Accounting education research has provided significant evidence that there is a considerable gap between the skills learned by graduates of accounting programs and those expected by the accounting profession of new hires (Yu, Churyk, and Chang, "Are Students Ready for Their Future Accounting Careers? Insights From Observed Perception Gaps Among Employers, Interns, and Alumni," 10 Global Perspectives on Accounting Education 1(2013); Jackling and De Lange, "Do Accounting Graduates' Skills Meet the Expectations of Employers? A Matter of Convergence or Divergence," 18 Accounting Education 369 (2009)).
A specific setting for student experiential learning is volunteer income tax preparation, where student volunteers must develop a basic understanding of and familiarity with the Internal Revenue Code. Hageman and Fisher ("Student and Professional Attitudes About the Use of the Internal Revenue Code and Treasury Regulations in an Introductory Tax Class," 14 Advances in Accounting Education 213 (2013)) find that this increased familiarity with the Code from training and application to client tax returns through hands-on Volunteer Income Tax Assistance (VITA) program experience increases overall tax proficiency. This supports previous findings by Balden, Stemkoski, Bender, and Allen ("Volunteer Income Tax Assistance (VITA) Program Dramatically Increases Knowledge Retention and Student Skills," 1 Journal of Business & Economics Research 35 (2003)) that students increase their retention and mastery of tax concepts in the classroom as well as show improvement in overall problem-solving skills.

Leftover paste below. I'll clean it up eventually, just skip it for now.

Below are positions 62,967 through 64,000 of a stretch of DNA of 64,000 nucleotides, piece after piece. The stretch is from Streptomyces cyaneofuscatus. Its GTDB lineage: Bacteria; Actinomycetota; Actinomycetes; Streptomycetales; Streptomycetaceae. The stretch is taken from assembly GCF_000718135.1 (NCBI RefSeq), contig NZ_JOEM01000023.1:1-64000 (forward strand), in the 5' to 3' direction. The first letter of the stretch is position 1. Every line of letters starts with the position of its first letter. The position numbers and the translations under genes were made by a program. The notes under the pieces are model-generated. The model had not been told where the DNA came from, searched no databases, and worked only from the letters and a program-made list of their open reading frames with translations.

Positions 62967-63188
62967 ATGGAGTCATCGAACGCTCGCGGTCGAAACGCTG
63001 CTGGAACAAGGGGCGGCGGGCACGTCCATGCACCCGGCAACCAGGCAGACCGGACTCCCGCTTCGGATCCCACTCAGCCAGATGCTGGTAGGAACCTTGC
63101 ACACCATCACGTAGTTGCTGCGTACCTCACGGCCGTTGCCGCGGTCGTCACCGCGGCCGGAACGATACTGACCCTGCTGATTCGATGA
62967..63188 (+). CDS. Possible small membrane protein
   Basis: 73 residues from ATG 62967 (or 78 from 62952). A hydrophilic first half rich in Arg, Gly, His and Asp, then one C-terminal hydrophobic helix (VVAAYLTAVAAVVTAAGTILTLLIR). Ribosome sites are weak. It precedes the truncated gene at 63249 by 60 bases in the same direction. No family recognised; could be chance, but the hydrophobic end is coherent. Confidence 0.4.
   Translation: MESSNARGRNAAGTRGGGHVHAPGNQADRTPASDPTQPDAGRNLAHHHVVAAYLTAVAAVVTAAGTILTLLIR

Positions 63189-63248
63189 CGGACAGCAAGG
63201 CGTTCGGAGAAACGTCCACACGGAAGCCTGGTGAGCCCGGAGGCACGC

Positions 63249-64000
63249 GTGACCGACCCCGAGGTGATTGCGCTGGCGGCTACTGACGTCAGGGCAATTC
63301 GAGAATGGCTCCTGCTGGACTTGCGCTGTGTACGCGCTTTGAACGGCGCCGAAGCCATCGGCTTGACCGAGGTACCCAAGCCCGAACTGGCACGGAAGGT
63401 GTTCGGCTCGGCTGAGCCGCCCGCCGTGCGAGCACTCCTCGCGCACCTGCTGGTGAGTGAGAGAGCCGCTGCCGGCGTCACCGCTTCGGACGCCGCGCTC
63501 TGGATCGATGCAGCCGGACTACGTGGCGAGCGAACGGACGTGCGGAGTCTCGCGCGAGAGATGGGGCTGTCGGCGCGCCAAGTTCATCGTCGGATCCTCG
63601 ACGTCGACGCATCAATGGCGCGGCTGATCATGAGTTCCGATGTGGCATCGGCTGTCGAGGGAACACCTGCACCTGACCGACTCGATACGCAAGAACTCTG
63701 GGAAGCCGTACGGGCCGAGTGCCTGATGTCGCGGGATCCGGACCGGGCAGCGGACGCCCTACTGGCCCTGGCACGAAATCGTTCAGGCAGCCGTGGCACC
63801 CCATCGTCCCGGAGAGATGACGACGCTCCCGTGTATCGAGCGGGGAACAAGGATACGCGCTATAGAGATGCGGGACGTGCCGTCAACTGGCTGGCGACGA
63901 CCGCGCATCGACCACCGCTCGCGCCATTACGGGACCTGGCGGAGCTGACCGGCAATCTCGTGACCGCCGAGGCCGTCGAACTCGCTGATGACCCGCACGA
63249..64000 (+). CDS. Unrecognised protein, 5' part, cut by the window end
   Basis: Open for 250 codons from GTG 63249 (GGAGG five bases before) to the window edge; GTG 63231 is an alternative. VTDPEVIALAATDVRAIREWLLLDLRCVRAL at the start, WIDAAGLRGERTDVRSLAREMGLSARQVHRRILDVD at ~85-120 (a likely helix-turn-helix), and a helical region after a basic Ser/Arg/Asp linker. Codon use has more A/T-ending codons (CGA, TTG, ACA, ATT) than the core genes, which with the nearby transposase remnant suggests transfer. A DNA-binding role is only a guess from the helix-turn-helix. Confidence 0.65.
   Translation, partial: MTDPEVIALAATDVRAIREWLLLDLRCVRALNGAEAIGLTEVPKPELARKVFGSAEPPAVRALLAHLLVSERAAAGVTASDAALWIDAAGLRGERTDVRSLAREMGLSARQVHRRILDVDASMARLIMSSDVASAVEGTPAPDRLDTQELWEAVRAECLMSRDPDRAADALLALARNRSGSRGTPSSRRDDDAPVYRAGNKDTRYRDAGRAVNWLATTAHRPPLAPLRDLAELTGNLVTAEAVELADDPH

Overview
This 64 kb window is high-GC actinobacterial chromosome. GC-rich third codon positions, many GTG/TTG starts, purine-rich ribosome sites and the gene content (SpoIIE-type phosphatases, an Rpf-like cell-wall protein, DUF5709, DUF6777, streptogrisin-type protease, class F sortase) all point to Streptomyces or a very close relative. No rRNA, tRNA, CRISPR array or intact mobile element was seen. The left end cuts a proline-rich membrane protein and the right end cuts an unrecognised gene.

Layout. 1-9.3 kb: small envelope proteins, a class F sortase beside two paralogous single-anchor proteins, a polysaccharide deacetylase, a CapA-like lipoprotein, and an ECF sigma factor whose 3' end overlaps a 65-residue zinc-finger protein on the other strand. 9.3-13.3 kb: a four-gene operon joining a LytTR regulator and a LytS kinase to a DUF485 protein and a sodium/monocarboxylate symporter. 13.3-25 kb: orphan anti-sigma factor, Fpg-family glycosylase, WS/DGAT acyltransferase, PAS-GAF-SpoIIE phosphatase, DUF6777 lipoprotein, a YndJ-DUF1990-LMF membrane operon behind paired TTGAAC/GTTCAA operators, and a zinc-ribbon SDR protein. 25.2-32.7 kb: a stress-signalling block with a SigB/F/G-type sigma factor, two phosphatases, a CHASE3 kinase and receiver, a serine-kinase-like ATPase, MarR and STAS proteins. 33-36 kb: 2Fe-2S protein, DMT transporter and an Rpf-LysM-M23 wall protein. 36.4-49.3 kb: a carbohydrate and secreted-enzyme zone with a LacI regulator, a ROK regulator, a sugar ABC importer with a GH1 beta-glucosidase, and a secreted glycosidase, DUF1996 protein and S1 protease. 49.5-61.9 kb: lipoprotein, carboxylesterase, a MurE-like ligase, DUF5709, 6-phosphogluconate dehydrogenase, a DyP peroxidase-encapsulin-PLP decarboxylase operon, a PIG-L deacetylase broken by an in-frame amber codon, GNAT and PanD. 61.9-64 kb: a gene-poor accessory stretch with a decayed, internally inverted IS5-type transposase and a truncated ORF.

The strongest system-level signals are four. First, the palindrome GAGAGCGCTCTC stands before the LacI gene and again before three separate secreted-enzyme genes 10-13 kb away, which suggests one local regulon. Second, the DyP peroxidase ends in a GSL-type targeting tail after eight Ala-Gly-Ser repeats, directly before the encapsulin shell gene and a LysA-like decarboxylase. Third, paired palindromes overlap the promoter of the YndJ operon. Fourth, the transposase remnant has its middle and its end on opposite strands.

Researchers show that student volunteer experience in a VITA program improves problem-solving skills and fosters a commitment to the profession (Christensen and Woodland, "Is Participation in the Volunteer Income Tax Assistance (VITA) Program Associated With Students' Problem-Solving Skills and Professional Commitment?" 31 Issues in Accounting Education 71 (2015)). They also find a correlation between student participation in a VITA program and ethical decision-making, a soft skill desired in the profession that is not often delivered effectively in a classroom setting (Christensen and Woodland, "An Investigation of the Relationships Among Volunteer Income Tax Assistance (VITA) Participation and Ethical Judgment and Decision Making," 147 Journal of Business Ethics 529 (2018); Cohen, Pant, and Sharp, "An Examination of Differences in Ethical Decision-Making Between Canadian Business Students and Accounting Professionals," 30 Journal of Business Ethics 319 (2001)).
The impact that participation in a VITA program can also have on a student's appreciation of volunteerism should not be undervalued, as most organizations now expect their professional employees to actively contribute time, skills, and money back to society in a variety of charitable ways. To that end, it was found that VITA program volunteers report significantly increased positive attitudes toward volunteering, the role of accounting in addressing social issues, and helping others. They also showed a willingness to offer free representation of low-income taxpayers in the future.